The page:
Tuesday, February 16, 2010
And They're Off! ...Or Are They?
I have posted more than once that I wanted to start my seeds a little later this year. That last year I had such large plants in April that they became difficult to manage. I have not forgotten last April. However, I did start reading old blog entries. In particular the ones where I rejoiced about having such an early tomato harvest and such a long tomato season. Sigh. No more excuses. I caved. I swear I was just going to start with a few leeks, but then I had this big bag of potting soil that either needed to be put in pots or the dog would kick it over. From there I rationalized that my eggplants always take 2-3 weeks to sprout since I don't use heaters, so I might as well get them started, and hey eggplants are just like peppers right? Might as well start them too!
On February 6th I started 9 cells of leeks, 22 cells of peppers and 9 cells of eggplants, two seeds to every cell. I placed the giant tubberware container containing the eggplants, peppers and leeks near the sliding glass doors in the bedroom with the end of the container half covering the heating grate on the floor. Apparently, bottom heat makes a difference because two days later I had eggplants sprouting all over the place. Wait a minute, what's this? How come the cells that had two seeds carefully placed in them were now sprouting four to five seedlings in them? I stewed on this a bit and then remembered. I had placed about a teaspoon of vermicompost near the bottom of each cell as gentle fertilizer. Unscreened vermicompost. Unscreened vermicompost collected from worms that consumed a huge amount of tomatoes last year. GAH. The first boo boo of the season and spring is still a month away.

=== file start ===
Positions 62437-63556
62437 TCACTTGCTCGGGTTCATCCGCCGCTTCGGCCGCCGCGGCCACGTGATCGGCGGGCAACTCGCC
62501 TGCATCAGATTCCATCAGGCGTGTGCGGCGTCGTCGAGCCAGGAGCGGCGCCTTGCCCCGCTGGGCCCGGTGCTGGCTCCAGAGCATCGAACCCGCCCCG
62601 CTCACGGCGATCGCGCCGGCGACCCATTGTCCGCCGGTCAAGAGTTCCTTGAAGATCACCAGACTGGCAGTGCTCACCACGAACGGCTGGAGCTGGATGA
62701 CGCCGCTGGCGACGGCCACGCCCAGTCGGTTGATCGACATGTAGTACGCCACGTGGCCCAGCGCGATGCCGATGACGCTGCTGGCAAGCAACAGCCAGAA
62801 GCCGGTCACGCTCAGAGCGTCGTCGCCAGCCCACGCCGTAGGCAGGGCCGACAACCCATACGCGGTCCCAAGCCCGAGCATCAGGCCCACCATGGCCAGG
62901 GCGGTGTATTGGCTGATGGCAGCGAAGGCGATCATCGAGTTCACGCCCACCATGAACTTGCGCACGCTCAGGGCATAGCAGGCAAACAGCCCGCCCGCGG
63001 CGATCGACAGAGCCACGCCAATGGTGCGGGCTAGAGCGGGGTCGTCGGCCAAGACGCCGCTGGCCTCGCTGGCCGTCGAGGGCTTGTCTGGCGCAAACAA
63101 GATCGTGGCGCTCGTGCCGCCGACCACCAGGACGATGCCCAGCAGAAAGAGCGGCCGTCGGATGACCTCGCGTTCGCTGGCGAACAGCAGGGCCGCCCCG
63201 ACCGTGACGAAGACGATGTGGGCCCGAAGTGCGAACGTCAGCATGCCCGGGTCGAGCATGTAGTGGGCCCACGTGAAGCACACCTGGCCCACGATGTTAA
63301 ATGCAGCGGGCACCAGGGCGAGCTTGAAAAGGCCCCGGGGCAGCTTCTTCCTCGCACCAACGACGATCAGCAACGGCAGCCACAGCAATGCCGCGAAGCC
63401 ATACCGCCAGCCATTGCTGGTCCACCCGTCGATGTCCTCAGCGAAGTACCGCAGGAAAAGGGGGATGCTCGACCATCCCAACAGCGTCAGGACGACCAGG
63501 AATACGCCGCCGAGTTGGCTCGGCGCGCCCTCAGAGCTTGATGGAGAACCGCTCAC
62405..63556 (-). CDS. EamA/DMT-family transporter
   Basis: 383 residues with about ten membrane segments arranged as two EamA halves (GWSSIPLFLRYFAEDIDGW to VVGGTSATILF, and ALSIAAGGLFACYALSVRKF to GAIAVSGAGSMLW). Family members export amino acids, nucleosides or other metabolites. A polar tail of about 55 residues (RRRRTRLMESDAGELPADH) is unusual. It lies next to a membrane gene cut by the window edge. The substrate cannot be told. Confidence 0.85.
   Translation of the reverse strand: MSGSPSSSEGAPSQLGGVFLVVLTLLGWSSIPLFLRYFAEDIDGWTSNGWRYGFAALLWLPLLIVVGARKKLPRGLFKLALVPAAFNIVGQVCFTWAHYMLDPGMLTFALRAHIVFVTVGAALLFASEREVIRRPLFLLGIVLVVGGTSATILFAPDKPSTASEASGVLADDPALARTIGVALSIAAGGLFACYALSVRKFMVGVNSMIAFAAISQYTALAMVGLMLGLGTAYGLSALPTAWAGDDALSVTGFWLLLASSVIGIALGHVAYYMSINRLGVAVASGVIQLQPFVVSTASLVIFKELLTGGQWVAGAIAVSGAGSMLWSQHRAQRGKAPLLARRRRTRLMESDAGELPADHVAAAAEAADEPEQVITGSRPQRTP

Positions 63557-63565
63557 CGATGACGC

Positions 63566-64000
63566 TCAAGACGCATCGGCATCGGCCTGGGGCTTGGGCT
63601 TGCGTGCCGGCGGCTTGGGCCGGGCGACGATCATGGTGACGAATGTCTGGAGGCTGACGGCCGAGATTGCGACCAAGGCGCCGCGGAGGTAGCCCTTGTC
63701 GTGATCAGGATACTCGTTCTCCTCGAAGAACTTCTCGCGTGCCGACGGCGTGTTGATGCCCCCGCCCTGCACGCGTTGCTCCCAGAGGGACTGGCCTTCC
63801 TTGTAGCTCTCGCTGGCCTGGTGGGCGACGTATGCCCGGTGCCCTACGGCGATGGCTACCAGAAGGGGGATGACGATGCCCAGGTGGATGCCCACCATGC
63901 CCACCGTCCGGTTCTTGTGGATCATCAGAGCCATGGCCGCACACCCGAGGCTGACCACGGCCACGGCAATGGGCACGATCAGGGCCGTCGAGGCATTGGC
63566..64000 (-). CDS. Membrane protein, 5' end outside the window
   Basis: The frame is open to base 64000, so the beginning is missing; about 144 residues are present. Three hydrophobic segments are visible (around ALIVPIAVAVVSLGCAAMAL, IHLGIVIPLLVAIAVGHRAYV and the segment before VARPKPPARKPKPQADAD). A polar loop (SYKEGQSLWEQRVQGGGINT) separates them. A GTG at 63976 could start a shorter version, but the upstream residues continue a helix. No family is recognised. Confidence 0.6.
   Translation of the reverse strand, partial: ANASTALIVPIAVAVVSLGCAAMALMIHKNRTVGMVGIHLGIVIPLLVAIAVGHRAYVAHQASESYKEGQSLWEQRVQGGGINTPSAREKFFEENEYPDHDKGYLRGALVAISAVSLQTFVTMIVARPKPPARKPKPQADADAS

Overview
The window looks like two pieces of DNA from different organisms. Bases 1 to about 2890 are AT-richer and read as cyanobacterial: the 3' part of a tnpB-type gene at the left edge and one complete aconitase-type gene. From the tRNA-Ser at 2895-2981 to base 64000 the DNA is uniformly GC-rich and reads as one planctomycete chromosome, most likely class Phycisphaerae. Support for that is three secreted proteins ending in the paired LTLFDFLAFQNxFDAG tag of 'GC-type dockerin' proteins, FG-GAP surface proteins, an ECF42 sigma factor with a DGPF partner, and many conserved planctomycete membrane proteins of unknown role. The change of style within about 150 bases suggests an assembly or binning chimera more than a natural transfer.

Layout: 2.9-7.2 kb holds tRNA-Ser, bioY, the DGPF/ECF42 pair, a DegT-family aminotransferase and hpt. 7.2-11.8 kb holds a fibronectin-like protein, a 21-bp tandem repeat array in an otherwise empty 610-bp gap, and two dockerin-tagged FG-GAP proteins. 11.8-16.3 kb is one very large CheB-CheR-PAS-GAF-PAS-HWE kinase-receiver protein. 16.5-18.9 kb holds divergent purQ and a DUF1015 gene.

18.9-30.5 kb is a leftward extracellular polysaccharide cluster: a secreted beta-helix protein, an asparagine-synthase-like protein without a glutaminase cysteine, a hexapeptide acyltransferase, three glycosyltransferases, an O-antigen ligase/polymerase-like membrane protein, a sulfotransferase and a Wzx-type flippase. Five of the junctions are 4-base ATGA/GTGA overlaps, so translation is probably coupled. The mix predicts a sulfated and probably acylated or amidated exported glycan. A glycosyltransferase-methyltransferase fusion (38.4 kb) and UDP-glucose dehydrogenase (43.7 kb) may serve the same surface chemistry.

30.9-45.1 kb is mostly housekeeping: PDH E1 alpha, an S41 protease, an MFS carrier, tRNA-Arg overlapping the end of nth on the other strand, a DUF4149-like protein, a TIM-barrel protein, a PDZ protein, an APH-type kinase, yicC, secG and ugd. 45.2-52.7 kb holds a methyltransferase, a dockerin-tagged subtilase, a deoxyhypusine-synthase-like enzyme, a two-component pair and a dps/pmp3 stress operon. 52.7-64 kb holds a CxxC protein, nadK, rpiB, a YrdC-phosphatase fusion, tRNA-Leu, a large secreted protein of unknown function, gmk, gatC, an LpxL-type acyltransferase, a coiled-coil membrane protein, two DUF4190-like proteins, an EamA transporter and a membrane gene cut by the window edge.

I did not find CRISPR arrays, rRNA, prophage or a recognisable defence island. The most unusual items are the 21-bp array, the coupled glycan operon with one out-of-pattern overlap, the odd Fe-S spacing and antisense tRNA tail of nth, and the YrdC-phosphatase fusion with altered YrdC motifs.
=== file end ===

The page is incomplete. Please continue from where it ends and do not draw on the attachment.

This unfortunate mistake has led to an interesting problem. Each day now when I scope the cells for new sprouts I must make a decision. Pluck or leave? I've easily ripped out 25 or so seedlings to date but as we get closer to the date when I expect the seeds that match my labels to start spouting, it's become more of a gamble. Today I resorted to digging in the areas where I planted the seeds to try and locate the seeds I planted. Thankfully, they were often a nice light color and easy to identify. Once I confirmed their location, I plucked the aliens in the pot. The dig up the seeds method allowed me to definitely confirm today that the first eggplant has sprouted. Applegreen is up, ten days from planting. It was in the cell closest to being on top of the heating vent. My plan moving forward is to pluck sprouts on the outside of the container. Let live sprouts that I am not sure about and if there is no sprouts from any cell in the next 14 days to replant, assuming that I plucked wrong.
All of this drama should have kept me busy enough, but since it refuses to stop snowing, and I'm trapped inside, it didn't. Since the initial prompt for all this planting was the desire to once again have an early yield of tomatoes, planting the above did not satisfy me for long. On February 10th I planted 44 cells of tomatoes. I did not make the vermicompost error with this planting. Therefore I think the plant that is already up in the Stupice cell, really is Stupice. I'll be watching it closely though. Those seedlings are tricky.
Posted by Stacy at 4:37 PM